Monday, July 1, 2013

Common Core Standards, Digital Learning…and ELLs?

In late June, I sat in on a webinar produced by the Alliance for Excellent Education called “Converging Opportunities: Common Core State Standards and Digital Learning.”  Honestly, I wasn’t familiar with this organization prior to hearing about the webinar.  But I am interested in learning more about the work that they do and the resources that they provide for educators across the nation. 

Essentially the webinar consisted of three panelists representing different school districts across the nation.  It is now archived here Each district represented was at a different point in the shift towards CCSS.  The first panelist was Lisa Andrejko, the superintendent from Quakertown Community School District.   

Lisa started with a well-known quote from Stephen Covey, “Begin with the end in mind.”  She went on to explain that her district made the shift to standards-based instruction and incorporating technology a number of years ago.  Therefore, they were not experiencing a paradigm shift in the way other districts might be.  In essence, they are only experiencing a shift in the target (new standards = new targets), not in the fundamental ways they think about teaching and learning. Lisa did explain that her teachers had made a shift to Standards Based Grading (SBG) which has required them to move away from things like extra credit assignments towards formative and summative assessments tied to standards.   Lisa went on to describe a number of technological tools that are used by teachers and students in her district.  Many of these tools have played a critical role in the roll-out of SBG.  To name just a few: Google apps, Google hangout, Kidblog, wikis, and Blackboard Collaborate.  She mentioned that student assignments are created and submitted via Google Docs (now called Google Drive). 

At this point I began wondering what accommodations had her district made to address the digital divide.  That is, how do they assist children who do not have access to computers, the internet and/or printers at home?  I submitted my question and continued watching the webinar.   

The next two panelists shared their perspectives.  The second underscored the role that technology can play in teacher collaboration.  She stated that approximately 28% of teachers nationwide have 30 minutes or less of collaboration time per week.  Yikes! I can see how technology would play a critical role for teachers with so little collaboration time.  The final panelist came from a district that was just beginning to incorporate the CCSS.  He outlined a process that would likely be interesting and informative to district level administrators.  However, I was still waiting patiently to see if the digital divide or ELLs would be mentioned.  (As you might have guessed, I also submitted a question about how their districts incorporated the unique needs of ELLs into their plans).  Unfortunately, my questions were not addressed. So I took matters into my own hands.  A few internet searches later, I am happy to bring you my list of resources related to the digital divide and ELLs.  If you have other resources, please share them in the comments section below.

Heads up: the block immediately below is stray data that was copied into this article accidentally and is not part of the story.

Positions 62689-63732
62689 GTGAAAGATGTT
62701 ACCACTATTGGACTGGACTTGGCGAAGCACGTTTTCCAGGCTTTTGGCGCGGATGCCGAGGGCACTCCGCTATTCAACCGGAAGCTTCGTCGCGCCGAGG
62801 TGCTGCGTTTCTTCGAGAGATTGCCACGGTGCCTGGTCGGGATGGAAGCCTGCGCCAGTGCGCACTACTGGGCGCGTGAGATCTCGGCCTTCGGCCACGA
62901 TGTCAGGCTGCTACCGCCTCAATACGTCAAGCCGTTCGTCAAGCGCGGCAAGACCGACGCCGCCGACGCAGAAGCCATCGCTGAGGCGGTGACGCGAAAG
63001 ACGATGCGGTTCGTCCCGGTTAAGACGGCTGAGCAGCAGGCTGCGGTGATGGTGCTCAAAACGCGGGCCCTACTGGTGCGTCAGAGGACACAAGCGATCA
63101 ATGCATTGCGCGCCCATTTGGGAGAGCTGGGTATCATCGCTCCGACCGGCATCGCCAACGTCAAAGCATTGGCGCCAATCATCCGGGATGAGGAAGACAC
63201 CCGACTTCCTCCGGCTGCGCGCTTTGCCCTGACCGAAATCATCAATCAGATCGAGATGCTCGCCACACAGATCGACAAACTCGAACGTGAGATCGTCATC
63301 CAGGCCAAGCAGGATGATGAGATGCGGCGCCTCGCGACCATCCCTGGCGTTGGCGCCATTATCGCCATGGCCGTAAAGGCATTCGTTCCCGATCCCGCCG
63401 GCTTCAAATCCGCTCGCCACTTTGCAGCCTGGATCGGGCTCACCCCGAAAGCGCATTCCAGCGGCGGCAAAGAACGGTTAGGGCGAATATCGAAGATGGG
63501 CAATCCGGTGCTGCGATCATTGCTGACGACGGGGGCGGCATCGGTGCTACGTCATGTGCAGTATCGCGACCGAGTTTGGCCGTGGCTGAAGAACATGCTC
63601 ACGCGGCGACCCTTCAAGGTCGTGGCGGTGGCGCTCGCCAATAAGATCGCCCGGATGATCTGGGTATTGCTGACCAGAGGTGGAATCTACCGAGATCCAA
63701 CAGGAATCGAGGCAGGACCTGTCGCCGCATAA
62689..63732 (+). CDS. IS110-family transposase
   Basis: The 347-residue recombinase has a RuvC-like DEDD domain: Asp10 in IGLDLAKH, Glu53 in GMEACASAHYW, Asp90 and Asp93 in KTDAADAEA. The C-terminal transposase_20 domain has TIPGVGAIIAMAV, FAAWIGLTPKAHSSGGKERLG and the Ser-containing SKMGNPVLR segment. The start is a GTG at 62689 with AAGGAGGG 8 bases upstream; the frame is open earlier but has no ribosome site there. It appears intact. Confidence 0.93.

Resources for Incorporating Technology into your ELL Instruction

More on the Digital Divide

Written by: Tammy King



  1. I am preparing my ELL students to be 21st century learners. With new immigrants that come to the USA the digital divide is even more wide spread than ever. It is a war with the 'haves' and the 'have nots'.I hold a M.Ed. in ESL and finishing a M.Ed. in Educational Technology. I have built ELL WIKIs, WebQuests with WIDA standards, Diigo, Moodle and many more ways to engage my ELLs. But until we are held accountable as teachers, have AYP for not implementing technology it will not happen. All you need is one teacher who is not afraid to reach students at their level of engagement. I have heard from so many teachers that they are too old to learn. I am a grandmother and have to be a step above the students. If I can learn and push myself for a M.Ed. in technology, not to change careers but be the best ESL teacher , than anyone can.

    1. Dear Renee,
      Thanks for sharing your experiences and desire to be a lifelong learner on behalf of your students! What are some of your favorite resources, websites, etc? Can you share a tip (or two) on how our readers can incorporate more technology when working with ELLs?